Mindfulness is a way of being. What’s often missing in the white-washed zen-style imagery that can shape our preconceptions of this practice is that it can really make our lives pop into a glorious, widened spectrum of emotions and senses.
Far from feeling austere, we can come to appreciate the luxury of each moment as more joyful, secure and intricately beautiful than ever before.
Luxury is defined as ‘a state of great comfort or elegance, especially when involving great expense.’ What if we took away the question of expense? This way of being can deliver us the great comfort and ease we seek by fully embracing the here and now just as it is. It can bring us the elegance when we notice that the depth of interest, authenticity and uniqueness in the sensations of the body, the patterns in a leaf, our emotional tone or the sounds in our environment far eclipse any art or design.
Mindfulness doesn’t need to be bland
The term ‘mindfulness’ has certain flatness to it which in some ways lends to its appeal within the context of our contemporary, science-grounded world view. Businesses like the sound of it. It fits well with rational arguments based around training attention, enhancing cognitive performance and so on. At the same time it has a kind of generic, obvious ring to it which invites a certain tired kind of attitude of ‘be mindful, yes, must be mindful’...before carrying on with the day forgetting all about it.
The perceived blandness of the practice can also be off-putting for people with a creative temperament or those with a real zest for life, who can often be suspicious of mindfulness. There’s a fear that by becoming ‘too peaceful’ that our emotions will somehow become numbed, that the vitality and colour associated with life on an emotional rollercoaster will be eroded. We can attribute a lot of meaning to times when we feel out of control, such as falling in love, being high, or significant times of change.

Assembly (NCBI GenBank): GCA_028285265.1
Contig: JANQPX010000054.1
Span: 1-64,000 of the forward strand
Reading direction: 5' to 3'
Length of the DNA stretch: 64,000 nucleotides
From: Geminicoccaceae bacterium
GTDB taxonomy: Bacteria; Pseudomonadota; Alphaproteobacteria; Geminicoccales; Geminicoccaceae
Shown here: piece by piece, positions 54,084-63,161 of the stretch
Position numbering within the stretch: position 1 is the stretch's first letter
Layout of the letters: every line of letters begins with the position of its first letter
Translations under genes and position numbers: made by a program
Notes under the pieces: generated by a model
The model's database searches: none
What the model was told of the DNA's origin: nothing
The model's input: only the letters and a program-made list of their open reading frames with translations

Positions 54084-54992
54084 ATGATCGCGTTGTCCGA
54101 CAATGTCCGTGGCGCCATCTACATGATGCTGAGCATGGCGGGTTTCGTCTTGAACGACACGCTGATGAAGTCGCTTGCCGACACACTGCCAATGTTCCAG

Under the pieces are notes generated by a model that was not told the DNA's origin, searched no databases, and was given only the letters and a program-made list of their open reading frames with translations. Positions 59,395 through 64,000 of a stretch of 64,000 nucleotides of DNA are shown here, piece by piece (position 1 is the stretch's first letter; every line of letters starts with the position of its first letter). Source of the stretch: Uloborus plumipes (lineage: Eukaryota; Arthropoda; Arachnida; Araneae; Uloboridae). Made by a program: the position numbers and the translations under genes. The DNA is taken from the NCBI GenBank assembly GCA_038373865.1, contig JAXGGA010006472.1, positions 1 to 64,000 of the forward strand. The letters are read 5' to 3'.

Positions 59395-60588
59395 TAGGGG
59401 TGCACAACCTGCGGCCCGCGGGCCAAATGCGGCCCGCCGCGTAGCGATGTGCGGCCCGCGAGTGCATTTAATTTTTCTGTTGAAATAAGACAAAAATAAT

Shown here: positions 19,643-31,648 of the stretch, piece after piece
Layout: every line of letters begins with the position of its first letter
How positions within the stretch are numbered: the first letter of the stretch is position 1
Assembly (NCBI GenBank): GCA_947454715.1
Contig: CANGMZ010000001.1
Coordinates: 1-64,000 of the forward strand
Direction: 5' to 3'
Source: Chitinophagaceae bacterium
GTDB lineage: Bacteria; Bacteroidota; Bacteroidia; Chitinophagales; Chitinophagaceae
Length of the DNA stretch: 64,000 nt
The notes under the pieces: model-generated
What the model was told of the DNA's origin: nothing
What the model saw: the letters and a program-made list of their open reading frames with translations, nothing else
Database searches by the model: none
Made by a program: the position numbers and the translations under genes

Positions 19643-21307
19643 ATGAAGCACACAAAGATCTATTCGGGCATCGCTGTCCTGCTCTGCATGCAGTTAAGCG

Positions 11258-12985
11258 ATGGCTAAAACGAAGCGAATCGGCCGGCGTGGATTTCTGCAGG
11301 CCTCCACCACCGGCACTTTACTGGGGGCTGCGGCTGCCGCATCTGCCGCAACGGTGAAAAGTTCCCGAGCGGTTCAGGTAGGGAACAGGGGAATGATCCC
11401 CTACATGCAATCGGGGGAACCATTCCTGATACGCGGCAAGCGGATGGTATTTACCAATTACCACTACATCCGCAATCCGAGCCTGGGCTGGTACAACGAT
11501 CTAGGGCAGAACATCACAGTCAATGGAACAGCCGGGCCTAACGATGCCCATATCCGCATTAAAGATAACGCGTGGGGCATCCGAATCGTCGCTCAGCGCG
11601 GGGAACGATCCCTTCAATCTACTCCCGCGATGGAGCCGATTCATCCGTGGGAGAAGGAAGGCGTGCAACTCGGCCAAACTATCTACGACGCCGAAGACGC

If we were to have perfect control over our emotions do we become like robots?
Both these views are to miss the art and beauty of the practice. It’s to miss how it can dramatically enhance the richness of our lives. How it empowers us to become artists of our own experience. How it can help us approach each moment with our own unique creativity, less conditioned by the cliches and habits of our culture.
What the Brain Gets up to
The term in the Buddhist language of Pali for mindfulness is ‘Sati’, more literally ‘memory’, deriving from a verb, sarati, meaning “to remember”. This speaks to a basic bias in our cognitive processing which constantly shifts our attention between our preoccupation in the current moment and whatever else is going on in our environment and in our internal biosphere. Without a specific task to fully occupy our attention, the Default Mode Network part of our brains will scope our potential threats constantly and if there’s nothing out of the ordinary to be concerned about will instead start to plan possible future outcomes or recirculate past memories. This can be a helpful function but the more our attention drifts the less happy and relaxed we tend to be. Given that this is going on for us nearly 50% of the time, this is why there is the need to actively ‘remember’ to be engaged in the present moment. Being present, for the novice, becomes a conscious choice and over time becomes more and more habitual.
Even in those moments when we do make a choice in terms of where to focus our attention, there is a kind of existential tension, an inherent conflict each of us must face in every moment. A choice between maximising our enjoyment and connection with that moment, or sacrificing the present moment in some way for some future benefit. Do we choose to look at the sunset or to take a photograph of that sunset so that we may remember it better or gain more popularity on social media? Do we choose to savour a cup of coffee or does our attention instead shift to our next meeting?